PRESENTATIONS: Norges Bank Conference (Oslo) 2019 | FDIC seminar series 2019 | Columbia 2019 

We analyze performance of banks in India during 2007-09 to study the impact of government guarantees on bank vulnerability to a crisis. We find that vulnerable private-sector banks performed worse than safer banks; however, the opposite was true for state-owned banks. To explain this puzzling result we analyze deposit and lending growth. Vulnerable private-sector banks experienced deposit withdrawals and shortening of deposit maturity. In contrast, vulnerable state-owned banks grew their deposit base and increased loan advances, but at cheaper rates, and especially to politically important sectors. These results are consistent with greater market discipline on private-sector banks and lack thereof on state-owned banks which can access credit cheaply despite underperforming as they have access to stronger government guarantees and forbearance.

PRESENTATIONS: IIM Calcutta-NYU Stern India Research Conference 2019 | NSE-NYU conference 2019 | IMF 2019 | Delhi Winter School 2019 | ISI 2019 

The secular rise of "zombie" borrowers, insolvent firms sustained by continued extension of credit by complicit banks, has been a source of concern for mature and emerging economies alike. Using supervisory data on the universe of large bank-borrower relationships in India, we introduce a novel method for identifying zombies. Although there was widespread non-disclosure of zombies in India in 2014, the beginning of the sample period, there have been major improvements since. We examine changes in zombie reporting around two key policy changes: an overhaul of the bankruptcy code and a regulatory intervention removing lender discretion in bad loan recognition. Increases in reporting were modest after the bankruptcy reform but there was a sizable jump in the recognition of zombies after the regulatory intervention. Post-intervention results show that lending has been reallocated to large, healthy borrowers. However, under-reporting still exists, particularly among public-sector banks. Overall, our results indicate that regulatory action might be necessary, above and beyond bankruptcy reform, to target zombie lending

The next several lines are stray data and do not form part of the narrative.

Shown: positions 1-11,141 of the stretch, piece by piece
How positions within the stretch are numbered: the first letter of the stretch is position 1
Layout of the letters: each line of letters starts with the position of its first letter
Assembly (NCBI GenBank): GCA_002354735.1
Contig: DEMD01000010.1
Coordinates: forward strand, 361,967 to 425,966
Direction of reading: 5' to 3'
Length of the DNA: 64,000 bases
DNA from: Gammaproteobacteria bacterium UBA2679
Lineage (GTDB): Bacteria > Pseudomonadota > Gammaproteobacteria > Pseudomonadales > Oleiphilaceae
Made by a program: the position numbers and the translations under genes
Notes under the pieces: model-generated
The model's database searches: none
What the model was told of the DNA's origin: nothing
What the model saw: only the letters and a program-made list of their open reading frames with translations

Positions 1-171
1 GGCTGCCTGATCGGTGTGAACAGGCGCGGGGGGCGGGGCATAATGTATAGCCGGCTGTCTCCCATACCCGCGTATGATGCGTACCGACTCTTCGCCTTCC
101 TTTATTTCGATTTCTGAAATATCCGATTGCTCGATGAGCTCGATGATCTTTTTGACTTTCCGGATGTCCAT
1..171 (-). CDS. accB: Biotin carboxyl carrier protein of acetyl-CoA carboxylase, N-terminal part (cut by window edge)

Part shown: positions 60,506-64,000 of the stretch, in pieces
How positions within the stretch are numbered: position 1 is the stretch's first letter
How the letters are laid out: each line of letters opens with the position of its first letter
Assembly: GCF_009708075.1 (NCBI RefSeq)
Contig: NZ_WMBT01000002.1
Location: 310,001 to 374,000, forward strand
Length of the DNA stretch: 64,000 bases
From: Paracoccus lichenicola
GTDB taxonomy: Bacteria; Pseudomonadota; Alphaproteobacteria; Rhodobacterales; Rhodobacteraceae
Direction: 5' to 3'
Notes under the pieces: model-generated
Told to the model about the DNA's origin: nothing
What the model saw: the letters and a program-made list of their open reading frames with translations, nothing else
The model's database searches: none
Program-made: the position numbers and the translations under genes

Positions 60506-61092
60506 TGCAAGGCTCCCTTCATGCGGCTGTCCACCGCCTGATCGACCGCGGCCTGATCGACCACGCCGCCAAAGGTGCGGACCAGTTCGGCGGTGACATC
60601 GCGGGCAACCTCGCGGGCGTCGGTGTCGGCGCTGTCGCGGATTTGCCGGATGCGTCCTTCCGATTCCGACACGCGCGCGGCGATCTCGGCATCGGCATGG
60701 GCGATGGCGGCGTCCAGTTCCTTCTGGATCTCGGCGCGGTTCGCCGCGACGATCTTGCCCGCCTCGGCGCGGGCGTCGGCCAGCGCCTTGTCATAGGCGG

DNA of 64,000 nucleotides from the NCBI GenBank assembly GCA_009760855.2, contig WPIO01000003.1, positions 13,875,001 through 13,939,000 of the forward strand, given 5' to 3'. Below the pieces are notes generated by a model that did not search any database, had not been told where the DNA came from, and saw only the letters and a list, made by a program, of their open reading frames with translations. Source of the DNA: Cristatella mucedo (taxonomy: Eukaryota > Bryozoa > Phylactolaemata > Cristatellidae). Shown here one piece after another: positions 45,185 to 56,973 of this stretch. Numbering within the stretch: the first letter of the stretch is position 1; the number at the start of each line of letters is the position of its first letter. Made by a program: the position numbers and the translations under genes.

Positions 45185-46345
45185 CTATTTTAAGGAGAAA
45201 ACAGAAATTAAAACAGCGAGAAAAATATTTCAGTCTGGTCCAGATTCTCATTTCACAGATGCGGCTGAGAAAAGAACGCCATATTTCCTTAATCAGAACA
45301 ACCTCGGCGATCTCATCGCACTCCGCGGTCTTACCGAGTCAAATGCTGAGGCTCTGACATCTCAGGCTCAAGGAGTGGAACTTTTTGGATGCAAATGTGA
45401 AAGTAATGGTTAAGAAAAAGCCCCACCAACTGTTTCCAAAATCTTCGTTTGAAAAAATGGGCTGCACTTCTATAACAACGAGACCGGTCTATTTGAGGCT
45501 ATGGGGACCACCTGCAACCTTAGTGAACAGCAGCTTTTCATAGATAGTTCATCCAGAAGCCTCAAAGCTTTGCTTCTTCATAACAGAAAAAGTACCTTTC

PRESENTATIONS: VAT conference 2019 organized by University of Michigan/Columbia/World Bank | NEUDC 2019 | Eighth Delhi Macroeconomics Workshop 2019

This paper studies whether the elimination of tax distortions on capital goods
through an investment tax credit induces financially constrained firms to expand their

stock of plant and machinery. We exploit a unique setting in India involving the re-
placement of the retail sales tax with a value-added tax (VAT). The VAT structure

permitted firms to reduce their final VAT liability with VAT paid on the purchase of
capital inputs, eliminating in the process the cascading effect of sales taxes levied at
multiple points in the production chain, and lowering the cost of plant and machinery
for firms. Using the differential timing in VAT roll-out across Indian states as a source
of exogenous variation, the paper identifies the causal impact of this reduction in the
cost of capital on firms’ plant and machinery. The results show that firms increase their
stock of plant and machinery in response to the investment tax credit offered through
the VAT framework with the effects being driven by firms operating in industries with a
high dependence on external finance, and firms which have a higher likelihood of being financially constrained based on observable characteristics. The results also document an increase in firm productivity post VAT adoption by states, but limited to firms operating in industries with a high dependence on external finance and firms most likely to be financially constrained based on observable characteristics. Collectively, the results suggest that financially constrained firms respond to the VAT-induced reduction in the cost of capital to expand their plant and machinery and adopt improved production technologies.